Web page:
Wind and solar energy doubles its share of global power mix

Wind and solar energy doubled its share of the global power mix over the last five years, moving the world closer to a path that would limit the worst effects of global warming.

Wind and solar energy doubles its share of global power mix

By Chris Ratcliffe

The sources of renewable energy made up nearly 10% of power in most parts of the world in the first half of this year, according to analysis from U.K. environmental group Ember.

That decarbonization of the power grid was boosted this year as shutdowns to contain the coronavirus reduced demand overall, leaving renewables to pick up the slack.

Ember analyzed generation in 48 countries that represent 83% of global electricity. The data showed wind and solar power increased 14% in the first half of 2020 compared with the same period last year while global demand fell 3% because of the impact of the coronavirus.

At the same time that wind turbines and solar panels have proliferated, coal’s share of the mix has fallen around the world. In some, mainly western European countries, coal has been all but eliminated from electricity generation.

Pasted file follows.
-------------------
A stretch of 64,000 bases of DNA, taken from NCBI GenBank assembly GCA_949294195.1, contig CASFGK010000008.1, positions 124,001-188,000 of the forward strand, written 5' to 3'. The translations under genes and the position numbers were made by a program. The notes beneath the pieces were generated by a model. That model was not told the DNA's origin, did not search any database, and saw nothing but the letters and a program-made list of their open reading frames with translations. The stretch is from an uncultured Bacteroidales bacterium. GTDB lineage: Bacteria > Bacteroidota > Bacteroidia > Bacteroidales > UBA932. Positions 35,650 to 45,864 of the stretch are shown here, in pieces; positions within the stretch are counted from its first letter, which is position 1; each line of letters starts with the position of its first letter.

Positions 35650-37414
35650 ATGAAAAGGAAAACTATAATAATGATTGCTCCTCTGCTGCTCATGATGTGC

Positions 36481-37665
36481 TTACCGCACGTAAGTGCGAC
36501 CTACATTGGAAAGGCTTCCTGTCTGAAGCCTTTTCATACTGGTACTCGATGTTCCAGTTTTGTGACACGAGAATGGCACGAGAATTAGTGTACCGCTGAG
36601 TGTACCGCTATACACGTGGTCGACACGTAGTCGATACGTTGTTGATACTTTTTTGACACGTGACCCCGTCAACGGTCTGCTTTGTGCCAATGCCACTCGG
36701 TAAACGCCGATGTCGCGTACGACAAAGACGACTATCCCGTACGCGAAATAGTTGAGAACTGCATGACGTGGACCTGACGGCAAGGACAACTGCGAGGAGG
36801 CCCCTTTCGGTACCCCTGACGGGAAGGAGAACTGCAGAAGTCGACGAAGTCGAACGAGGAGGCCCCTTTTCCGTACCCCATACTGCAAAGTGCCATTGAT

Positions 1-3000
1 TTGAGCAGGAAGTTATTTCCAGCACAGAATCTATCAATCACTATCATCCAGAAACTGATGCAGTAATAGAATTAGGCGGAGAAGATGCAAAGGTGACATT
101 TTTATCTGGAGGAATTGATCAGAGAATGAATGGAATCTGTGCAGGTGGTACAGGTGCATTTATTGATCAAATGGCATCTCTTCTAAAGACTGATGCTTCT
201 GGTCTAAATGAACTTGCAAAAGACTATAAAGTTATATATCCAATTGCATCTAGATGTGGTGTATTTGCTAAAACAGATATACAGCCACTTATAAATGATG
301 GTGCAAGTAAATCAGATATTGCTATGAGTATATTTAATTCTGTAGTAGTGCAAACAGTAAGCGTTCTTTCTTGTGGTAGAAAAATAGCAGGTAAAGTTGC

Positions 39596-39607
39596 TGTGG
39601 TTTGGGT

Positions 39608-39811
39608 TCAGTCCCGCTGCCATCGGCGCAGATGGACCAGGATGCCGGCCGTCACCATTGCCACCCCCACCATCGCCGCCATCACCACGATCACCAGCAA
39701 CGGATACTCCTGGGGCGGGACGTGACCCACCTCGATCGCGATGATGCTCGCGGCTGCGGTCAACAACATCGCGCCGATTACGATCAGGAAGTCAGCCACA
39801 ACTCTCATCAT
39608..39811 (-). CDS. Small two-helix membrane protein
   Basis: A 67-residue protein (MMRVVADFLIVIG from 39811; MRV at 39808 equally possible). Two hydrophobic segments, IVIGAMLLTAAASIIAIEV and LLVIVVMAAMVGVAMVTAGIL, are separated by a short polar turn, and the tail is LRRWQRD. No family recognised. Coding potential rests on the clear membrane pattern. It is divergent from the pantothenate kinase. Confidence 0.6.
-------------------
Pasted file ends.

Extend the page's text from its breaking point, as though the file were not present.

China relied on the dirtiest fossil fuel for 68% of its power five years ago. That share dipped to 62% this year and renewables made up 10% of all electricity generated.

Still, the growth of renewables may not be going fast enough for the world to hit its climate goals and coal is still being burnt for power mix in many parts of the world.

Coal use needs to fall by about 79% by 2030 from last year’s levels – a fall of 13% every year throughout the decade to come, Ember said.

New installations of wind farms are set to hold more or less steady in the next five years, according to data from BloombergNEF. That will make it difficult to realize a sustained pace of doubling renewable power every five years.

“If your expectations are that we need to be on target for 1.5 degrees, clearly we’re not going fast enough,” said Dave Jones, an analyst at Ember. “We’re not on a trajectory where we’re reducing coal emissions fast enough.”

Originally published at Bloom berg